Many were dissatisfied with the behaviour and practices of Najib Razak, the Malaysian Prime Minister at the time. Despite protests from citizens, proof of his misdeeds, and very public accusations, Najib Razak refused to step down, imprisoning and getting rid of anyone who attempted to stand up to him. After Malaysia’s 13th General Election, Malaysian citizens began to realize that change was not going to come easily, and when Mahathir Mohamad openly started to critique Najib Razak, the public was ready to listen.

Having left UMNO, Mahathir Mohamad’s political party, the Malaysian United Indigenous Party, joined the main Malaysian opposition party, Pakatan Harapan, in 2016. Once the 14th General Election was announced in 2018, it was on – UMNO was campaigning hard with a combination of funds, connections, and underhanded tactics to make sure that they stayed on top. Despite this, Mahathir Mohamad, who knew that he had played a part in Malaysia’s downfall, used this to his advantage.

He had made a complete change; he was sorry for what he had done – and it showed. During the campaign, he spoke about what he could do, how he wanted to improve the country. The Malaysian public ate it up, knowing that despite what he had done in the past, Mahathir Mohamad was the only person who could possibly put Najib Razak behind bars. They came out in droves to support him.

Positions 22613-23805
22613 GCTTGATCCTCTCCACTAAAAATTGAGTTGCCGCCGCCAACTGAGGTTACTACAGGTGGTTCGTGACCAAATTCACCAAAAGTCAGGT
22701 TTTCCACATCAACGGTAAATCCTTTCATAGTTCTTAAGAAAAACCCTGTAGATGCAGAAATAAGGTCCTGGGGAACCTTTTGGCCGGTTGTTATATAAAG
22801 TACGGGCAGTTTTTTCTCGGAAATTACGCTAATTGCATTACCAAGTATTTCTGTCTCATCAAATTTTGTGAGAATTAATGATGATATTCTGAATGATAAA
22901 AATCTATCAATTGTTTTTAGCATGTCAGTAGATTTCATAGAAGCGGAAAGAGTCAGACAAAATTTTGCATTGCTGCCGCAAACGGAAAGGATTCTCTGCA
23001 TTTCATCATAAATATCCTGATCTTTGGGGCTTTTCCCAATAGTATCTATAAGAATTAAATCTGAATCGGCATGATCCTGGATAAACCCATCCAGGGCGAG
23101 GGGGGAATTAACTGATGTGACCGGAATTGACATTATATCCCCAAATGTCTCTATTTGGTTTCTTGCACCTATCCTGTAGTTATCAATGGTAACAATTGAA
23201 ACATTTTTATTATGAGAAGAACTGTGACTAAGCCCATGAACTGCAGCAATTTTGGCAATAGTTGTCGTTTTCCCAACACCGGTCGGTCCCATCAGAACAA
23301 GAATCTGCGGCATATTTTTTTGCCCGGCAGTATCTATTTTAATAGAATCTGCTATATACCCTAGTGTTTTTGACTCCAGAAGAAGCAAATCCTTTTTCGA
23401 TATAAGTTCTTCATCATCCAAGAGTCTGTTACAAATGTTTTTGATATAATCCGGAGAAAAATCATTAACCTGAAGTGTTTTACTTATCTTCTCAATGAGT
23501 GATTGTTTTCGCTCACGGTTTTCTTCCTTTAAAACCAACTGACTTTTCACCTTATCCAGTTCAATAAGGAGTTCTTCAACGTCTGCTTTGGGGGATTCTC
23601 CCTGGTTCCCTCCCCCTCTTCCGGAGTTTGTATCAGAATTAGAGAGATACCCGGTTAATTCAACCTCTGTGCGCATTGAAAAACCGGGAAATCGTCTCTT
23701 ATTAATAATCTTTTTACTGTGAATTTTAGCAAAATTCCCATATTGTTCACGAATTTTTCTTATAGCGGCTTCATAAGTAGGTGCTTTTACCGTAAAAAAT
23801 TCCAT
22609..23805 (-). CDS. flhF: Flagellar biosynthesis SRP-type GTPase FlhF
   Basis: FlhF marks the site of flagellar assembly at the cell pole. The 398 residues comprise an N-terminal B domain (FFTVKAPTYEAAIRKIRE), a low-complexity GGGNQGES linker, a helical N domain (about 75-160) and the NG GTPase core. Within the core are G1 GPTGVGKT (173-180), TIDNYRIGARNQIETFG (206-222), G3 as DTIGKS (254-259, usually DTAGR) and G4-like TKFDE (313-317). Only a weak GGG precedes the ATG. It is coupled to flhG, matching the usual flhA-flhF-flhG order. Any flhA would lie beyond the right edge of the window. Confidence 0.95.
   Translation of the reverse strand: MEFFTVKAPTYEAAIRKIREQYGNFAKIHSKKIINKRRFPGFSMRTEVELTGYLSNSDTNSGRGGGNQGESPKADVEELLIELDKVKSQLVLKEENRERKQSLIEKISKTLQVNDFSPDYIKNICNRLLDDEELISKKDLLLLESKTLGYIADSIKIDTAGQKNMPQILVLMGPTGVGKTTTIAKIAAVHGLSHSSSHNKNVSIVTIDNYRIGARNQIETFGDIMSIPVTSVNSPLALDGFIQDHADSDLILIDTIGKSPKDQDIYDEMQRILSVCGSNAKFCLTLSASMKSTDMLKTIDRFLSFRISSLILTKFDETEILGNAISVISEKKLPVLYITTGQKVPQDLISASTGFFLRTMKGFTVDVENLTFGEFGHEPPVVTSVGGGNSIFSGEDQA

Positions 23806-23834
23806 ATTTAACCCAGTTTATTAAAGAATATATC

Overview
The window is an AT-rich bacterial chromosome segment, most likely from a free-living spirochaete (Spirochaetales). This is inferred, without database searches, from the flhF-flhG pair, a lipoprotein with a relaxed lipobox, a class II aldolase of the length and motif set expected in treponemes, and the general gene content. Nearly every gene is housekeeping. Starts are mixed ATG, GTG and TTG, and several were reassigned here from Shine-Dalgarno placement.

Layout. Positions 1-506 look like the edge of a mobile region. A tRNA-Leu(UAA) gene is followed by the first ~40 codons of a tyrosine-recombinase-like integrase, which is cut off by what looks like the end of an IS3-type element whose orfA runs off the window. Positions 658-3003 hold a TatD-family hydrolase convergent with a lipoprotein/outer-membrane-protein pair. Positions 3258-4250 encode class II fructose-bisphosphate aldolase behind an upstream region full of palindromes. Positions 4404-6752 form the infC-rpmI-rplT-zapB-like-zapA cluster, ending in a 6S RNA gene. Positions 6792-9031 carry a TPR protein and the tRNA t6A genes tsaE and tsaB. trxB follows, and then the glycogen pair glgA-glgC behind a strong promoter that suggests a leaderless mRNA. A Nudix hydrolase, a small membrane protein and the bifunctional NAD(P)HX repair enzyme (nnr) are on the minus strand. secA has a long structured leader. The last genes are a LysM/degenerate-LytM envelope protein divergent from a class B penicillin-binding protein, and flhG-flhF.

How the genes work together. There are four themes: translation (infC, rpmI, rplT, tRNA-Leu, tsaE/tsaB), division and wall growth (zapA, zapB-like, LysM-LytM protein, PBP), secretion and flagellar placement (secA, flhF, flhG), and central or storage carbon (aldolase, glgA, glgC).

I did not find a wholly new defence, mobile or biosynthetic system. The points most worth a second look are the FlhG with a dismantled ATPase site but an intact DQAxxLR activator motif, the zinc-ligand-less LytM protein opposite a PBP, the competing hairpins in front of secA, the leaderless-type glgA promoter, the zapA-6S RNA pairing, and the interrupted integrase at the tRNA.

Meanwhile, Najib Razak and his cronies campaigned hard – attempting to buy votes, changing the voter registry to benefit UMNO, gerrymandering, giving citizenships to migrants in attempt to gain political footing. However, Mahathir Mohamad had spoken – he had told the people what he could do, and the people wanted to see this happen. On the 10th of May, 2018, Mahathir Mohamad was sworn in as the Malaysian Prime Minister – all over again, but under very different circumstances.

The public rejoiced – not just because the 10th of May was declared a public holiday, but because they had lived to see Pakatan Harapan gain control of the Malaysian political system from UMNO, for the first time since Malaysian independence.

Four months on, and Mahathir Mohamad has lived up to a good few of his promises. Najib Razak is under investigation – and has been arrested and charged. Much of the Pakatan Harapan cabinet is made up of women; capable women who have earned their positions, not women who have been allowed to participate because of their connections and societal standing. For the first time, the Malaysian Deputy Prime Minister is a woman.
However, there are many things that still need to be taken care of – the rise of child marriage in Malaysia, and the silence from Pakatan Harapan, is telling. The fearmongering towards the LGBT community continues, with Mahathir Mohamad deciding that there is a divide between Asian and Western values, as if human rights aren’t universal, as if he is stuck in a time where discrimination is a completely acceptable thing, where little girls should be married before they even reach puberty.

If anything at all, this should be a lesson to everyone – we might get older, and we might live to accomplish amazing feats in our lifetime, but we should never, ever stop learning and growing as individuals.